Tag Archives: Visual Studio 2015

VS2015 Preview: Layout Management

In earlier versions of Visual Studio, if you happened to mess up your window layout in Visual Studio, you could reset it back to the default layout by using the appropriate item in the Window menu:


This rearranges the docked windows to whatever you originally had when Visual Studio was installed:


That’s nice and all. But you may have noticed some new items above “Reset Window Layout” in the Window menu which are pretty handy when it comes to managing your window layouts.

For instance, when developing a new WPF application, the toolbox can sometimes come in handy for those without much experience with XAML. So, after introducing the Toolbox window, you can save the current layout:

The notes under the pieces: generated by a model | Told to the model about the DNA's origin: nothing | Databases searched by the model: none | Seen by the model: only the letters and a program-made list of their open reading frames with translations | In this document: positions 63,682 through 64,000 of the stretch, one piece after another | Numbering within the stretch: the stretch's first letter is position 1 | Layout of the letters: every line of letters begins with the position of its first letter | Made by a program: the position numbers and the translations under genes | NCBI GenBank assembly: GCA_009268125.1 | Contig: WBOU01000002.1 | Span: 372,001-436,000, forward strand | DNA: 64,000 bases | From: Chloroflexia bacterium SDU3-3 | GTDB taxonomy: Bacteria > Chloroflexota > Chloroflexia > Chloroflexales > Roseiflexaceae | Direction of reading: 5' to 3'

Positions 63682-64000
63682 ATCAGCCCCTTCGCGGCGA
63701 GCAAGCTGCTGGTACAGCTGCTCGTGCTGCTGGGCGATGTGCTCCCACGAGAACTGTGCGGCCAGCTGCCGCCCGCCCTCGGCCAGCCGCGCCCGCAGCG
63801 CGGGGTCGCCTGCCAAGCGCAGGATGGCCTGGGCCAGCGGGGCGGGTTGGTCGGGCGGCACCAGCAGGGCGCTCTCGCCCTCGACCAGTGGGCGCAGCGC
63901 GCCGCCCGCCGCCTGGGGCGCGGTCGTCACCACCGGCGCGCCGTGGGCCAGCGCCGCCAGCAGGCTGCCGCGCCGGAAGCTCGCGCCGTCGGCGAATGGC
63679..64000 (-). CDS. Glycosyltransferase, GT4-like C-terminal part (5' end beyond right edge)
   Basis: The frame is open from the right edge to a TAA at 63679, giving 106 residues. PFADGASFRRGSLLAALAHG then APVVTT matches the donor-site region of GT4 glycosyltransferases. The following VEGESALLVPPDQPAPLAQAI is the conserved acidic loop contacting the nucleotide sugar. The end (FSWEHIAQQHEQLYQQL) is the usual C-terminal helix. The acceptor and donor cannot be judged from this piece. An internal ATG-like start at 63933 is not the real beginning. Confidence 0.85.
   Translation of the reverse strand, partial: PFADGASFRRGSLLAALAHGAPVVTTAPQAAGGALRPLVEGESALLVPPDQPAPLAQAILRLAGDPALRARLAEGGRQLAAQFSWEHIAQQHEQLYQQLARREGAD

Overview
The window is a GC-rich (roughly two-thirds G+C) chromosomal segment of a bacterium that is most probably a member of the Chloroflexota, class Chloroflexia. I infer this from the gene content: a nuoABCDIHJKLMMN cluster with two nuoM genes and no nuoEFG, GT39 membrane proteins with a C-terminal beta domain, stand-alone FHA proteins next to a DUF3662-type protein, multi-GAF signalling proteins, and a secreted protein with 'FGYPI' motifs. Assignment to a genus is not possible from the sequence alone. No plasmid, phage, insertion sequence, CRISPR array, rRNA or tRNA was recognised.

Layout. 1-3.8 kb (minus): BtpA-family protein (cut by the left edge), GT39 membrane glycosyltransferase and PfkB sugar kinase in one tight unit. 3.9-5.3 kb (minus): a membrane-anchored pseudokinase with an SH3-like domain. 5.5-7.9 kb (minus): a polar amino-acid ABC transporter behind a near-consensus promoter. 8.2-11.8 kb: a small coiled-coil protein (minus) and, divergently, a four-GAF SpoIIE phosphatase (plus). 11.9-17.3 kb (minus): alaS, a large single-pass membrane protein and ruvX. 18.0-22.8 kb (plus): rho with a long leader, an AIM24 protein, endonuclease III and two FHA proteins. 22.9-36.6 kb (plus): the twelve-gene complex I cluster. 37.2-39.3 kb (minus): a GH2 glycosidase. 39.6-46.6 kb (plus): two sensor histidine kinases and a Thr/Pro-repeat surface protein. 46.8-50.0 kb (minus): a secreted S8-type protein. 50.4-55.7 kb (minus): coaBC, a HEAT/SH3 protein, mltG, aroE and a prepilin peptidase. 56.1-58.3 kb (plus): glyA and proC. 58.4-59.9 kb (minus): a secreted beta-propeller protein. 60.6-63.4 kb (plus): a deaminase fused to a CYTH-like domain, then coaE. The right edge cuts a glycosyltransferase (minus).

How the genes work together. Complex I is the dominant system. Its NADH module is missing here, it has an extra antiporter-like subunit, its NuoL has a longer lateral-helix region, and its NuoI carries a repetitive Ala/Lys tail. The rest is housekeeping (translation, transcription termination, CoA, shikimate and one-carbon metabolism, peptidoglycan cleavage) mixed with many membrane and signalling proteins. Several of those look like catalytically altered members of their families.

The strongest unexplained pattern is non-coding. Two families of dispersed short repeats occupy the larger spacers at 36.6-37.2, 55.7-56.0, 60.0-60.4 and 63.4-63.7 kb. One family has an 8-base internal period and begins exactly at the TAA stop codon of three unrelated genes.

To save a layout, you need to give it a name:


…and if that name happens to already exist, you’re asked whether you want to replace it (this is how you update saved layouts):


You can then load (apply) these layouts by selecting them from the list in the Window menu, or by using the appropriate shortcut key (available for the first nine layouts in order). For instance, I saved this alternate layout suitable for unit tests, and I can apply it like this:


…and then, like magic, the selected layout is applied:


There’s also a menu item for management of these layouts:


This opens a dialog which allows you to rename, delete, or reorder layouts.


Reordering layouts has the effect of reassigning their keyboard shortcuts, since they are assigned in order to the first nine (from Ctrl+Alt+1 to Ctrl+Alt+9).